As the highest profile interviewer in the world, Oprah Winfrey has hoards of celebs begging for a chat that could change the course of their lives.
Be it, to hit back at rumours and family members or to spark a redemption arc, as Chrissy Teigen is reportedly keen for after her tweeting scandal, celebrities are clamouring for the host's attention.
As the only black woman on the Forbes list of the 400 richest people in America, with an estimated net worth of £2.1 billion, Oprah is indisputably the Queen of TV.
But Oprah wasn't handed any of her success.
She was born to a working class family in Mississippi, where she spent her formative years on her grandmother's farm while her teenage mother sought to find work.
Aged six, Oprah moved to Milwaukee, where her mother had landed a job as a housemaid, but while she was at work Oprah was molested by male members of her family.
The abuse reportedly lasted from 9 to 13 and was "emotionally devastating" for young Oprah. In her new book the 67-year-old describes how her grandmother "whupped" her from a young age too.
"The long-term impact of being whupped — then forced to hush and even smile about it — turned me into a world-class people pleaser for most of my life," she writes in What Happened to You?: Conversations on Trauma, Resilience, and Healing.
"It would not have taken me half a lifetime to learn to set boundaries and say "no" with confidence had I been nurtured differently," she adds.
She also writes that "the most pervasive feeling I remember from my own childhood is loneliness."
However, Oprah's experiences weren't to define her and she turned her into an incredibly strong young woman.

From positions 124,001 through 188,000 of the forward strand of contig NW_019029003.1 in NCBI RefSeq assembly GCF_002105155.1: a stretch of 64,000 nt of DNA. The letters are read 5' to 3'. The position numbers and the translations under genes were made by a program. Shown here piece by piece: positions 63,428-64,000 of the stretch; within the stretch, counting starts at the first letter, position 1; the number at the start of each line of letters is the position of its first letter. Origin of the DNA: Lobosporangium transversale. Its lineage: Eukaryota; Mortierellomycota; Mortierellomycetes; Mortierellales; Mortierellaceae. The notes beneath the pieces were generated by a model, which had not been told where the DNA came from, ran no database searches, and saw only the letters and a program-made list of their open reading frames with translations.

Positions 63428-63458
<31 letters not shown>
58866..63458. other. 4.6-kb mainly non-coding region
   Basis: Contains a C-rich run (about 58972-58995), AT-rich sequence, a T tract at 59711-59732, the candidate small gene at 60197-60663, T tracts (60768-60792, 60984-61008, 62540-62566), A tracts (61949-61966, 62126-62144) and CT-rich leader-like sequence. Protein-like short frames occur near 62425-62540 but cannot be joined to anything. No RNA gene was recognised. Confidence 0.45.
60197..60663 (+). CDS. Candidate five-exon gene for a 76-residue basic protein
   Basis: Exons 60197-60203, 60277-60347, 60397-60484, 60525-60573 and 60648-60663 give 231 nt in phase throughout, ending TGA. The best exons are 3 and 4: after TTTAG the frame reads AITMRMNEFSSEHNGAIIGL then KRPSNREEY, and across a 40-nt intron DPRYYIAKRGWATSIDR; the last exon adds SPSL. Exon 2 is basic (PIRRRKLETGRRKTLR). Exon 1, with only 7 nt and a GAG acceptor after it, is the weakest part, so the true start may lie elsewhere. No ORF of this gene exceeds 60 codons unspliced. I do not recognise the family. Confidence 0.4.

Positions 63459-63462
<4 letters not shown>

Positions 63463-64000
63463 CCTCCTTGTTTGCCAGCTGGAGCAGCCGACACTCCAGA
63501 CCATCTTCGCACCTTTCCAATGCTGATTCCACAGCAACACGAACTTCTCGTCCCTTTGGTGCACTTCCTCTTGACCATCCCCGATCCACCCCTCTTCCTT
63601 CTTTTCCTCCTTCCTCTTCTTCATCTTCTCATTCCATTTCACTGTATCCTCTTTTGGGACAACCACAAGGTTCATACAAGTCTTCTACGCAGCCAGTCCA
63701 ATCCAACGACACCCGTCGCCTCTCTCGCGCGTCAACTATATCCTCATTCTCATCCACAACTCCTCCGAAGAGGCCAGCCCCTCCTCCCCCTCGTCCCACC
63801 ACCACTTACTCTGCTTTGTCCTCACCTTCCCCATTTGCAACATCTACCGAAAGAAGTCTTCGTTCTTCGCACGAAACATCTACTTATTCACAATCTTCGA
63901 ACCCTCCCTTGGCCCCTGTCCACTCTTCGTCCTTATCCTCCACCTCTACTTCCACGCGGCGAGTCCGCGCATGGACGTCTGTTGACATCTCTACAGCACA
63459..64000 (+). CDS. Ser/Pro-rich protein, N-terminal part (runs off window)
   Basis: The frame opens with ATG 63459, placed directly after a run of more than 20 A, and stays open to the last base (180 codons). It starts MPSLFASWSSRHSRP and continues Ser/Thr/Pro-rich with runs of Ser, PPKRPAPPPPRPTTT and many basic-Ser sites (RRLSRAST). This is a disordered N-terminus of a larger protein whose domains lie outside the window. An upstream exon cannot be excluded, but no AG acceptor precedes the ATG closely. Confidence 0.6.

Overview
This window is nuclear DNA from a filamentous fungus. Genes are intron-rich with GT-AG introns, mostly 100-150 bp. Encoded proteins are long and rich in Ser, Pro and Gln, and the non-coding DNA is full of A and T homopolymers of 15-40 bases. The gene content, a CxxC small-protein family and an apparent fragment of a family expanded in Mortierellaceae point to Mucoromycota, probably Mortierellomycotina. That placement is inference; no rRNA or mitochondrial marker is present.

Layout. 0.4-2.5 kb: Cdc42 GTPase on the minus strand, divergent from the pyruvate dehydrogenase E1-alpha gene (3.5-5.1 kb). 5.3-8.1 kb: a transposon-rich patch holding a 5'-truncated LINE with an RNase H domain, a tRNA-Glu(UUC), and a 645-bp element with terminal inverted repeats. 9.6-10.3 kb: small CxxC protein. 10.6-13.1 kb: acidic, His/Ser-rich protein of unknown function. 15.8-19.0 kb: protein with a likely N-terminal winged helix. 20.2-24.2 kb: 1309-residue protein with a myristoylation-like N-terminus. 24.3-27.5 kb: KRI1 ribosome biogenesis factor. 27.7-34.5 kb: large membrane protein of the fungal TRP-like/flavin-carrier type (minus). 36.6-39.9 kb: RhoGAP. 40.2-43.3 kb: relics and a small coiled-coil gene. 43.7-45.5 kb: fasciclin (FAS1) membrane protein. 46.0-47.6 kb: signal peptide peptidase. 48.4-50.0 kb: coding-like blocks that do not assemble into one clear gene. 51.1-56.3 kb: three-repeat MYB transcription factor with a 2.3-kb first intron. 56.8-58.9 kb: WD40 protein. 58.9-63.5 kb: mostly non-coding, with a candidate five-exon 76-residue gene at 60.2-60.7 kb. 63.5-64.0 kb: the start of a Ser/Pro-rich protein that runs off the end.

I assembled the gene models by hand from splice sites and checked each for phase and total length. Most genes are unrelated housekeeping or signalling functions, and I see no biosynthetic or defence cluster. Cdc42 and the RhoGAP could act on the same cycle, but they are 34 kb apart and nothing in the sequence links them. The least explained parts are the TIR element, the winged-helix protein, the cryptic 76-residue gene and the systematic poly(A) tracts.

Oprah left home at 14 and gave birth to a baby, who died in infancy, and made her way to Nashville to live with her dad who took a firm but fair approach.
“He had some concerns about me making the best of my life, and would not accept anything less than what he thought was my best,” Oprah told the Academy of Achievement.
By 17, Oprah had won the Miss Black Tennessee beauty pageant and secured a scholarship to study at at Tennessee State University, majoring in speech communications and performing arts.
By the mid-70s she was appearing on regional TV and in 1976 co-hosted her first talk show, called People Are Talking, and her presenting style quickly became a success.
In 1985 she hosted the first iteration of The Oprah Winfrey Show, and by 1987 had won multiple Daytime Emmy Awards and the International Radio and Television Society’s 'Broadcaster of the Year' Award.
Her profile had been bolstered by her portrayal of Sofia in Steven Spielberg's adapation of the Alice Walker novel The Color Purple in 1985, winning her the Best Supporting Actress at the Golden Globe Awards.
From here the accolades and records came thick and fast: by 1988 Oprah became the first woman to own and produce her own talk show, named one of the 100 Most Influential People of the 20th Century by Time magazine, and in 1998 received a Lifetime Achievement Award from the National Academy of Television Arts and Sciences.
She was also successful in the field of philanthropy: According to the Academy of Achievement, Oprah spearheaded a campaign to set up a US database of convicted child abusers.
Her mantra and life approach taught her to be determined even when facing adversity: "Be thankful for what you have; you'll end up having more. If you concentrate on what you don't have, you will never, ever have enough," she famously once said.
By 2003, all her successes had made Oprah the first African American woman to be listed as a billionaire.
Her success can also be measured by the way in which her contemporaries talk her up.
Following the landmark Meghan and Harry interview, in which Meghan revealed there had been concern in the royal family about how dark the couple's baby's skin colour was going to be, anchor Chris Hayes from MSNBC said: "I didn’t actually quite understand Oprah’s singular genius as a broadcaster and interviewer until I became one.
"But she’s legit on another level.”